Basic Facts About Pay Per Click Advertising
Site owners needing fast and massive traffic to their new websites or projects can find a good option in paid search or pay-per-click (PPC) marketing. Pay per click is an internet advertising model in which publishers get paid by advertisers with every click on ads.
PPC fees may be flat or bid-based. Comparison shopping engines are the most common users of flat-rate PPC. These are search engines or networks that generate highly compartmentalized sponsored links or ads with good viewer targeting capabilities. Rate cards are typically used and prices vary with every network or content site.
Advertisers wishing to have their ads shown on more popular content pages with valuable visitors pay comparatively more for these ad spots. Most popular ad networks use bid-based rates for pricing their services. Each advertiser submits the highest amount they are willing to pay for ad slots, and bids are automatically compared and processed by bid management software every time a search term or keyword is triggered by a web user.
Day, time, and geographical locations are the most common filters set by advertisers in an auction-based ad contract. When an internet user enters a given keyword or group of keywords, filters are applied by ad network systems and only qualifying ads are entered into the bidding process.
Pay per click ads may appear on search engine results pages (SERPs) or on content sites.
The search engine display page typically has multiple ad slots which result in multiple winning bids. The ad with the highest bid stands a good chance of occupying the coveted top spot, but other factors such as quality and relevance can affect final ads placement. Major ad networks may allow the appearance of PPC ads on the sites of their network partners or affiliate publishers.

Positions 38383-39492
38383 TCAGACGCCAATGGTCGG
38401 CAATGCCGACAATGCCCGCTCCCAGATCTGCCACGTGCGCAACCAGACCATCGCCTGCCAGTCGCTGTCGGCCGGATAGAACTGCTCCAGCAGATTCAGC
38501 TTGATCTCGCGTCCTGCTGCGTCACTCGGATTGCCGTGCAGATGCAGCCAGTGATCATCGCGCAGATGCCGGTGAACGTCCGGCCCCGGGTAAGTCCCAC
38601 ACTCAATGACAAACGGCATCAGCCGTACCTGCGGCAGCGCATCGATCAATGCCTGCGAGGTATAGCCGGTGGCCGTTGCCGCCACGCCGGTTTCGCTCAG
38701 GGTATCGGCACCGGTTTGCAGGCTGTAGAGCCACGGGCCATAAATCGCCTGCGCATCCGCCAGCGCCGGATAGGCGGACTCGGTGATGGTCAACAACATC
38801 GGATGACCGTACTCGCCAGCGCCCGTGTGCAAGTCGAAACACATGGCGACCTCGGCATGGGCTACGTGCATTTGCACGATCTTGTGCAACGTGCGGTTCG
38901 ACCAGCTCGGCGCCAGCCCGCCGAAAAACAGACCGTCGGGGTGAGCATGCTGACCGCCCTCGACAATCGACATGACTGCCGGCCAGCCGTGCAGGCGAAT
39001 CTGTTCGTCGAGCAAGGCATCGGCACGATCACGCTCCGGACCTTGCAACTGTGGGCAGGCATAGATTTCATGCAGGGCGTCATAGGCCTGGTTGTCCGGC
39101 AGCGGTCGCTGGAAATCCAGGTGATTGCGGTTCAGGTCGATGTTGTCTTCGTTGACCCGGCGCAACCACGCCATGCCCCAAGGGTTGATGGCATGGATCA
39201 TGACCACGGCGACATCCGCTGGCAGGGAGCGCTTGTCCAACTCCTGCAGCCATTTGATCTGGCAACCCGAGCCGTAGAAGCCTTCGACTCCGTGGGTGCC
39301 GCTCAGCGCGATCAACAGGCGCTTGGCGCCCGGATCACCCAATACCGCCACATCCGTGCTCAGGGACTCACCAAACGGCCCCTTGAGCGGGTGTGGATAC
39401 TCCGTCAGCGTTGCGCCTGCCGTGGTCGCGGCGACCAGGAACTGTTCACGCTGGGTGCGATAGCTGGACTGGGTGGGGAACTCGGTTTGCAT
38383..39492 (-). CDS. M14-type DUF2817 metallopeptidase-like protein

Third-party media are typically content sites. The page context, niche, or subject determines the types of ads that are going to be displayed. Publishers get a decent share of the advertiser’s fee from Google. Contextual ads, as these PPC ads are called, generally have lower click-through and conversion rates and are relatively less valued than search engine display ads.
The cost per click (CPC) of paid search ads are commonly not based on bid amount alone. Most ad networks use a ranking and pricing formula that factors quality, ad content, and relevance equally in relation to bidding amount. Ad rankings are determined by multiplying the cost per click (CPC) or bid amount with the quality score. The ad with the highest combined score gets top ranking and wins the auction.
Google AdWords Computes for Price Per Click With This Formula:
Final Price = Ad Rank of Advertiser ÷ Your Quality + 0.01
Below Your Ad Rank Score
- It should be noted that a high-quality score can considerably lower advertising costs, and it’s something to pay close attention to when planning a pay-per-click program.
- Quality score is arrived at using a combination of factors such as ads content, ads performance, and landing page quality. Relevant and well-written content gets high scores on ad networks’ quality rating system.
- There are a number of ad networks vying for advertisers’ paid search advertising contracts. Deciding on what platform to use is an integral part of PPC planning.
- Ad platforms with high search volumes can give a tremendous traffic boost to a website at the fastest time but usually, come with a hefty price per click.
- Ad networks with less traffic driving capabilities typically charge a lesser cost per click but building and developing brand or site awareness can be difficult with low search quantity.
- Implementing a pay per click advertising campaign necessitates the use of web tools and resources to set up, track and continuously review, and adjust content.